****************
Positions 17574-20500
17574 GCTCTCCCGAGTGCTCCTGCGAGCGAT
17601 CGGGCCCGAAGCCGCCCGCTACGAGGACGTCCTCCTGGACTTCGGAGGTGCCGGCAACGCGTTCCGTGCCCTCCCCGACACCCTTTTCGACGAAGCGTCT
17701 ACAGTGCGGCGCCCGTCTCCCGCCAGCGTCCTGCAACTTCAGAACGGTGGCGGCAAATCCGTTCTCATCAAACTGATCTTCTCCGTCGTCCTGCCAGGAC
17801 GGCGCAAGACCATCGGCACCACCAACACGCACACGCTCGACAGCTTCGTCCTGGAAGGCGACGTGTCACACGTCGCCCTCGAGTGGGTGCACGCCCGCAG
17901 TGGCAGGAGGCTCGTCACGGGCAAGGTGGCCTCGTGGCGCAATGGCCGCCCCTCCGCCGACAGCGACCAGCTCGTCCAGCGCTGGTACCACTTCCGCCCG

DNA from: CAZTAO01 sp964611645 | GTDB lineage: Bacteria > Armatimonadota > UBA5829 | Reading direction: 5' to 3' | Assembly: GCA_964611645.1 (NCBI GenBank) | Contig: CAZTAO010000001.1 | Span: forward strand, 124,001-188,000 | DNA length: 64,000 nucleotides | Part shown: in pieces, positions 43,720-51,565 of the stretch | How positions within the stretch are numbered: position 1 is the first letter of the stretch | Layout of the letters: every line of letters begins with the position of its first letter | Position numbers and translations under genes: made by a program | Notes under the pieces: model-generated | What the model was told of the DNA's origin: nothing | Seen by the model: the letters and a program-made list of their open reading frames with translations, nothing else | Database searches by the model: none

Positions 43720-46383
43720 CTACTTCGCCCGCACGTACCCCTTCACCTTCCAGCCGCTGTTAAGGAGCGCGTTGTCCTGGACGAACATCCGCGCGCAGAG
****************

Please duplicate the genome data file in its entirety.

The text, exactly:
Positions 17574-20500
17574 GCTCTCCCGAGTGCTCCTGCGAGCGAT
17601 CGGGCCCGAAGCCGCCCGCTACGAGGACGTCCTCCTGGACTTCGGAGGTGCCGGCAACGCGTTCCGTGCCCTCCCCGACACCCTTTTCGACGAAGCGTCT
17701 ACAGTGCGGCGCCCGTCTCCCGCCAGCGTCCTGCAACTTCAGAACGGTGGCGGCAAATCCGTTCTCATCAAACTGATCTTCTCCGTCGTCCTGCCAGGAC
17801 GGCGCAAGACCATCGGCACCACCAACACGCACACGCTCGACAGCTTCGTCCTGGAAGGCGACGTGTCACACGTCGCCCTCGAGTGGGTGCACGCCCGCAG
17901 TGGCAGGAGGCTCGTCACGGGCAAGGTGGCCTCGTGGCGCAATGGCCGCCCCTCCGCCGACAGCGACCAGCTCGTCCAGCGCTGGTACCACTTCCGCCCG

DNA from: CAZTAO01 sp964611645 | GTDB lineage: Bacteria > Armatimonadota > UBA5829 | Reading direction: 5' to 3' | Assembly: GCA_964611645.1 (NCBI GenBank) | Contig: CAZTAO010000001.1 | Span: forward strand, 124,001-188,000 | DNA length: 64,000 nucleotides | Part shown: in pieces, positions 43,720-51,565 of the stretch | How positions within the stretch are numbered: position 1 is the first letter of the stretch | Layout of the letters: every line of letters begins with the position of its first letter | Position numbers and translations under genes: made by a program | Notes under the pieces: model-generated | What the model was told of the DNA's origin: nothing | Seen by the model: the letters and a program-made list of their open reading frames with translations, nothing else | Database searches by the model: none

Positions 43720-46383
43720 CTACTTCGCCCGCACGTACCCCTTCACCTTCCAGCCGCTGTTAAGGAGCGCGTTGTCCTGGACGAACATCCGCGCGCAGAG